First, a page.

There is so much in life that we don’t see coming. Even if we cannot be better prepared for the unforeseeable, we can at least be compassionate and have empathy for each other as we all stumble and struggle through our own unique trials.
The surgery to lengthen my tendon was intended to reduce the unbearable fiery pain enveloping my foot, and in short order I could verify that it had worked. I couldn’t feel my leg below my knee beyond some vague feeling along my shin and a couple of toes that tickled, but the nerves inside that let me know I was in pain were in good working order. I left the hospital on Saturday morning eager to have an evening home with my children before they headed off to Idaho for a week of camping with their father, and I was relatively comfortable within a day of returning home. By Monday, I had stopped taking the pain medication on a schedule and was down to a dose in the morning and a dose in the evening.
While I was out of pain and back to work, the numbness and uncertainty around recovering all the sensation began to get me down as the week progressed. I felt myself losing my rosy viewpoint and began to worry I was sinking into a depression. I was waking up anxious and pessimistic, suffering from cold sweats and goose bumps despite the +90° heat, and felt drained of all my energy. I broke down crying on the phone with my mother Wednesday afternoon and admitted that I was tired of this and really felt like I couldn’t do it anymore. As she is so adept at doing, she lovingly kicked me in the ass with a pep talk that both scolded and lifted my spirits. “You can cry for a few minutes, but then you’ve got to get right back up and do it anyway because you don’t have a choice.” She was right, of course. The decision to start this journey was not one I could change halfway down the road. It doesn’t matter how hard this road becomes; it is the only road here.
Regardless of her advice, I continued to indulge my newly developed habit of breaking down in tears in the evening after returning home from work, and on the following morning when I woke. On Thursday afternoon, I saw Dr. Workman for my post-operative appointment expecting praise for so quickly getting back to my daily routine. She was not pleased with me. My leg was too swollen and she directed me to work from home until the following week. I texted my manager from her office and had his blessing in a matter of minutes. She offered to refill my pain medication, but I told her I was hardly taking any now and had plenty, and at the end of the appointment I made a comment about my concern at possibly beginning to suffer some depression. She looked uncomfortable and advised me to look into counseling. We left without another word about it.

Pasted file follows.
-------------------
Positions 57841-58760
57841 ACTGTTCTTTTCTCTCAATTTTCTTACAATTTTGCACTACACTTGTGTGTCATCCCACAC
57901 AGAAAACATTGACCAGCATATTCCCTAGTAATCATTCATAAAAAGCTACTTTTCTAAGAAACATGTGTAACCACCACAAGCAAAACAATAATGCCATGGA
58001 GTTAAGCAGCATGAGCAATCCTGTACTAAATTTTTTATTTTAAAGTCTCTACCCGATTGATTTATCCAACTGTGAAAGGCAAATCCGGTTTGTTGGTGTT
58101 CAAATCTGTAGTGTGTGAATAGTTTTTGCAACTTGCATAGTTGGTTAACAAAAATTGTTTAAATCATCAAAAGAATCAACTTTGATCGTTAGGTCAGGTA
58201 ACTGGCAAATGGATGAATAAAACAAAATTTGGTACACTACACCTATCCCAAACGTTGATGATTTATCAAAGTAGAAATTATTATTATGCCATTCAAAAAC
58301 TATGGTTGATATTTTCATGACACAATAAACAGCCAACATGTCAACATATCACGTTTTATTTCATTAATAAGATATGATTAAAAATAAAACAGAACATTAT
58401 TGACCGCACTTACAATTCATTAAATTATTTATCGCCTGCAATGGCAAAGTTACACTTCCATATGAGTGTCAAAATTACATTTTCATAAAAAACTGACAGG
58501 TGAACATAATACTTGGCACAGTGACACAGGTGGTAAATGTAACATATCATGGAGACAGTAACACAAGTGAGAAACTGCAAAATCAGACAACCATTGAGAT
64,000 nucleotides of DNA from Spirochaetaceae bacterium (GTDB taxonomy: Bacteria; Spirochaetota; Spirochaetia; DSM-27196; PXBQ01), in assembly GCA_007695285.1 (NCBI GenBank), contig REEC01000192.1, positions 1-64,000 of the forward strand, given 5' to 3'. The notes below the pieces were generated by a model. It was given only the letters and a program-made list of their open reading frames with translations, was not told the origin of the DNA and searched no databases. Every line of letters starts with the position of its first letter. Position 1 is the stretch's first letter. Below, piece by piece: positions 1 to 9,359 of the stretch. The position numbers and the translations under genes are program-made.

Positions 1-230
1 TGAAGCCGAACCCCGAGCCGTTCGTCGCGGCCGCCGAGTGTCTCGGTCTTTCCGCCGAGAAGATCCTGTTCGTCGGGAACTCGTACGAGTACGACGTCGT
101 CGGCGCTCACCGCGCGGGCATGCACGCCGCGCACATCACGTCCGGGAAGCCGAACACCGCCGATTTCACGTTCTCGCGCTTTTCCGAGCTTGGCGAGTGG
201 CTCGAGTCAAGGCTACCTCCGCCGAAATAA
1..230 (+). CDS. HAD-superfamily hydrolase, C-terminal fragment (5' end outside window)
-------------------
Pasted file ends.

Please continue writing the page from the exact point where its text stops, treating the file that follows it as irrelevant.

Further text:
I spent Friday working from home and had the swelling well under control by the time Patrick got home ready to take me out to dinner and the Timbers game that evening. I felt ill, shaky, nauseated and weak, but I dragged myself into the shower to bathe before he got home. As I sat on the bed listlessly drying my hair with a towel, he walked in and could tell I was not myself. I burst into tears again and admitted I wanted to go to sleep for a month until this was over. My muscles ached, presumably from laying around with virtually no activity for so long, and the overwhelming sense of despair and hopelessness that had taken hold of me was physically palpable.
Because Patrick is wonderful, he assured me we did not have to drag ourselves to the game if I didn’t feel up to it, but I convinced him I would feel better getting out of the house and forced myself to rally. My sense of physical illness gradually increased over the next hours as we feasted on tacos at our regular pre-game dinner spot and then lined up in the waning evening heat at the ADA gate. I visibly drooped in my wheelchair as sitting upright made me feel faint. I couldn’t stop shivering and Patrick suddenly got very worried.
“You look miserable,” he said. “Are you okay?”
“No,” I admitted. “I feel awful. I don’t know what’s wrong. I must be getting sick. My head hurts and all my muscles ache.” I was on the verge of uncontrollable tears the entire time. Patrick had brought a stash of medications with him to dole out if my foot began to swell and hurt, so he offered to give me something once we got inside and could find some water to take with them. I agreed, not really thinking it would address what was wrong, but I didn’t want to force him to take me home when he sacrifices so much already every day all day long for me. We made it into the game and nabbed our new favorite seats- ADA seating behind the goal line with an unobstructed view. I remained silent and pensive, and he remained worried, until he urged me to talk to him about what was wrong once he’d found some water for me. He doled out some medication and I stared at it in the palm of my hand as an idea struck me.
Without taking the pills, I turned to my iPhone to google “Opiate withdrawal symptoms” and realized in a matter of seconds what was going on. In the week and a half or so that I had been taking such a high dose of medication around the clock- every three hours- my body had developed a chemical dependency that it now had to withdraw from when I suddenly stopped taking them. The symptoms were everything I had been experiencing over the past few days since I had drastically reduced my meds: nausea, cold sweats, goose bumps, fatigue, malaise and depression, severe anxiety, muscle aches, headache…